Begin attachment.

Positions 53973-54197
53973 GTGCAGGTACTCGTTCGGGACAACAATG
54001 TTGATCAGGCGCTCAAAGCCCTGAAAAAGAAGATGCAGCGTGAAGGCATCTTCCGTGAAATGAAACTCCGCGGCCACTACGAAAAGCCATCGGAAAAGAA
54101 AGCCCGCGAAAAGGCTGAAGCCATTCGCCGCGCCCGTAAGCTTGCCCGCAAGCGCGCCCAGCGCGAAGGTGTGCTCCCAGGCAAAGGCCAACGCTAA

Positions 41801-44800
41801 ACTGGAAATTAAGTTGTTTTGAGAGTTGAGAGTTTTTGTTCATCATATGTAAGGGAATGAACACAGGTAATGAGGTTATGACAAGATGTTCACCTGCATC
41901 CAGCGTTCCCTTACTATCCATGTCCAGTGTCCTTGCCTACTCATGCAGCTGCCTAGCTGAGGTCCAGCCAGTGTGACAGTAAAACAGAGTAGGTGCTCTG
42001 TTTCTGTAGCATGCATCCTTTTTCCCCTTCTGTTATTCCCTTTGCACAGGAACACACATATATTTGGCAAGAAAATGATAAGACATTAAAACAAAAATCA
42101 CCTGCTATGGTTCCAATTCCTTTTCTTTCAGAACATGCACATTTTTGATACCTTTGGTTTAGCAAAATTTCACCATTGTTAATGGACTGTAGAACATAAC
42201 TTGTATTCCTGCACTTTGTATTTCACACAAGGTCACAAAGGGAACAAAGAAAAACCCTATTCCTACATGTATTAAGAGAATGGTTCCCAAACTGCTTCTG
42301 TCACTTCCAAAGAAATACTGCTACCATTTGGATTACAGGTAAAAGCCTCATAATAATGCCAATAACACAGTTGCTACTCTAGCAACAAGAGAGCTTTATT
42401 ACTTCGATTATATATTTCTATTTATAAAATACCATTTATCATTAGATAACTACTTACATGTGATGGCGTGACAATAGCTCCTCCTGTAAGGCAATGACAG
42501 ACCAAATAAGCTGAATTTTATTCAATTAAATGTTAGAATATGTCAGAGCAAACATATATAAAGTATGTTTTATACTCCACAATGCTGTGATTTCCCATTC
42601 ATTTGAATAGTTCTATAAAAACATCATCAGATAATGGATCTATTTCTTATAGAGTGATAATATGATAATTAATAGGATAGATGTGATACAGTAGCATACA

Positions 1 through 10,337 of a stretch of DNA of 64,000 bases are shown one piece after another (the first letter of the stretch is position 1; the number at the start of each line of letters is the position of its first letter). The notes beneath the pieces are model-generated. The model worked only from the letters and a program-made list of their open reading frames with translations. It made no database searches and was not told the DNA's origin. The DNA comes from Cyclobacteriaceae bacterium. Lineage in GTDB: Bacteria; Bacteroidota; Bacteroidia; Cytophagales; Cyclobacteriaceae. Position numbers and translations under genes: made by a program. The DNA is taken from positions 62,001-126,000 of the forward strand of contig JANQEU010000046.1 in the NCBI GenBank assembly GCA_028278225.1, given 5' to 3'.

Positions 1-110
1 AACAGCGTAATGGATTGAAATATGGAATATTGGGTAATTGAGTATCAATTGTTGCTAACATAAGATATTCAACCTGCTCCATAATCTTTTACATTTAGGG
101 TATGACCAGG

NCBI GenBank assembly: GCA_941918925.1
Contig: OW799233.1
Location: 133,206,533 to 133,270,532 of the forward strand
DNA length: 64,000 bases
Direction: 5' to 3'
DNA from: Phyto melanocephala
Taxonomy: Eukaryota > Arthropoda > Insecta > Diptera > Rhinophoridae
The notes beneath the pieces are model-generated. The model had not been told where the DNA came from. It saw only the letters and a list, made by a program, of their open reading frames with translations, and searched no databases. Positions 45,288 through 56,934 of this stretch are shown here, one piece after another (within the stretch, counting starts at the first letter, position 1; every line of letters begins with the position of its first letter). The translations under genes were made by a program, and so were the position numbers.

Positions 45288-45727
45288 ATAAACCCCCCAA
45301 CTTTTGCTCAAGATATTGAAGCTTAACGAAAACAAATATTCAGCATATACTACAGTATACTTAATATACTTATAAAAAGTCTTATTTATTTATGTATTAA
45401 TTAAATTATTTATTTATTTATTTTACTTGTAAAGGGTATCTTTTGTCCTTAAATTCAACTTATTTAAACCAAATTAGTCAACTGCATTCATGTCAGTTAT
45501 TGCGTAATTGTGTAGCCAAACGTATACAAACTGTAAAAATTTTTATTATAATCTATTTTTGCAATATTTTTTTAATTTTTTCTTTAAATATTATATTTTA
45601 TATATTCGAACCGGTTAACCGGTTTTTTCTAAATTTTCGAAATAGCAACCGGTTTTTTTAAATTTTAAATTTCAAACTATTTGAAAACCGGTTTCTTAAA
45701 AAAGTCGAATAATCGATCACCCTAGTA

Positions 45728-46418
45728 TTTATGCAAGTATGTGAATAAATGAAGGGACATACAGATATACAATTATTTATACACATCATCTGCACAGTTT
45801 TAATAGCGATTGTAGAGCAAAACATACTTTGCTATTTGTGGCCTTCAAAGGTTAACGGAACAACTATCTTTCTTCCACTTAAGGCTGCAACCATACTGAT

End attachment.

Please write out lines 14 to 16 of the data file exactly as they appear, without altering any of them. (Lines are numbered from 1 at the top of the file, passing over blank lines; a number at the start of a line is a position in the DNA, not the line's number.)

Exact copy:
42601 ATTTGAATAGTTCTATAAAAACATCATCAGATAATGGATCTATTTCTTATAGAGTGATAATATGATAATTAATAGGATAGATGTGATACAGTAGCATACA

Positions 1 through 10,337 of a stretch of DNA of 64,000 bases are shown one piece after another (the first letter of the stretch is position 1; the number at the start of each line of letters is the position of its first letter). The notes beneath the pieces are model-generated. The model worked only from the letters and a program-made list of their open reading frames with translations. It made no database searches and was not told the DNA's origin. The DNA comes from Cyclobacteriaceae bacterium. Lineage in GTDB: Bacteria; Bacteroidota; Bacteroidia; Cytophagales; Cyclobacteriaceae. Position numbers and translations under genes: made by a program. The DNA is taken from positions 62,001-126,000 of the forward strand of contig JANQEU010000046.1 in the NCBI GenBank assembly GCA_028278225.1, given 5' to 3'.

Positions 1-110